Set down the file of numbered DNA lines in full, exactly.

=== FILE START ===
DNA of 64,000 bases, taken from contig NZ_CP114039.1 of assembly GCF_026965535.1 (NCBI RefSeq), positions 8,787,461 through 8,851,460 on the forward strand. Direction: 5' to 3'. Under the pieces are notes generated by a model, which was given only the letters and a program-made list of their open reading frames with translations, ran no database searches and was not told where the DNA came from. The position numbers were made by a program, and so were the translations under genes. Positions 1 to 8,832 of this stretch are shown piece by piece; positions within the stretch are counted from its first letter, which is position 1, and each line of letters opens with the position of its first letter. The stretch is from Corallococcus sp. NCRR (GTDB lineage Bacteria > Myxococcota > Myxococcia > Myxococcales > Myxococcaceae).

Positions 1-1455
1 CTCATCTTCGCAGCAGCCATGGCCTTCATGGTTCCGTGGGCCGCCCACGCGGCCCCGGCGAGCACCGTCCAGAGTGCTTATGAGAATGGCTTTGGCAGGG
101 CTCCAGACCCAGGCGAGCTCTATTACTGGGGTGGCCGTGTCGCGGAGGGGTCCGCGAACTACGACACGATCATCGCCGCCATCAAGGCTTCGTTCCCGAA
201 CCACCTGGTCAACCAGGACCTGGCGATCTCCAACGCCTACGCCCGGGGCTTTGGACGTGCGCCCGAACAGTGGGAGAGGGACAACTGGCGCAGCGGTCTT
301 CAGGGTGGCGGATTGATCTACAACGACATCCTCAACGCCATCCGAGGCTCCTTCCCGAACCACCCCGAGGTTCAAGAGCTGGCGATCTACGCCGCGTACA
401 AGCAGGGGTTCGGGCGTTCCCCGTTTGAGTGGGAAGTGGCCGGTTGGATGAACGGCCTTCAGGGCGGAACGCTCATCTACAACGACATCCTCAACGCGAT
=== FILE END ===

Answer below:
DNA of 64,000 bases, taken from contig NZ_CP114039.1 of assembly GCF_026965535.1 (NCBI RefSeq), positions 8,787,461 through 8,851,460 on the forward strand. Direction: 5' to 3'. Under the pieces are notes generated by a model, which was given only the letters and a program-made list of their open reading frames with translations, ran no database searches and was not told where the DNA came from. The position numbers were made by a program, and so were the translations under genes. Positions 1 to 8,832 of this stretch are shown piece by piece; positions within the stretch are counted from its first letter, which is position 1, and each line of letters opens with the position of its first letter. The stretch is from Corallococcus sp. NCRR (GTDB lineage Bacteria > Myxococcota > Myxococcia > Myxococcales > Myxococcaceae).

Positions 1-1455
1 CTCATCTTCGCAGCAGCCATGGCCTTCATGGTTCCGTGGGCCGCCCACGCGGCCCCGGCGAGCACCGTCCAGAGTGCTTATGAGAATGGCTTTGGCAGGG
101 CTCCAGACCCAGGCGAGCTCTATTACTGGGGTGGCCGTGTCGCGGAGGGGTCCGCGAACTACGACACGATCATCGCCGCCATCAAGGCTTCGTTCCCGAA
201 CCACCTGGTCAACCAGGACCTGGCGATCTCCAACGCCTACGCCCGGGGCTTTGGACGTGCGCCCGAACAGTGGGAGAGGGACAACTGGCGCAGCGGTCTT
301 CAGGGTGGCGGATTGATCTACAACGACATCCTCAACGCCATCCGAGGCTCCTTCCCGAACCACCCCGAGGTTCAAGAGCTGGCGATCTACGCCGCGTACA
401 AGCAGGGGTTCGGGCGTTCCCCGTTTGAGTGGGAAGTGGCCGGTTGGATGAACGGCCTTCAGGGCGGAACGCTCATCTACAACGACATCCTCAACGCGAT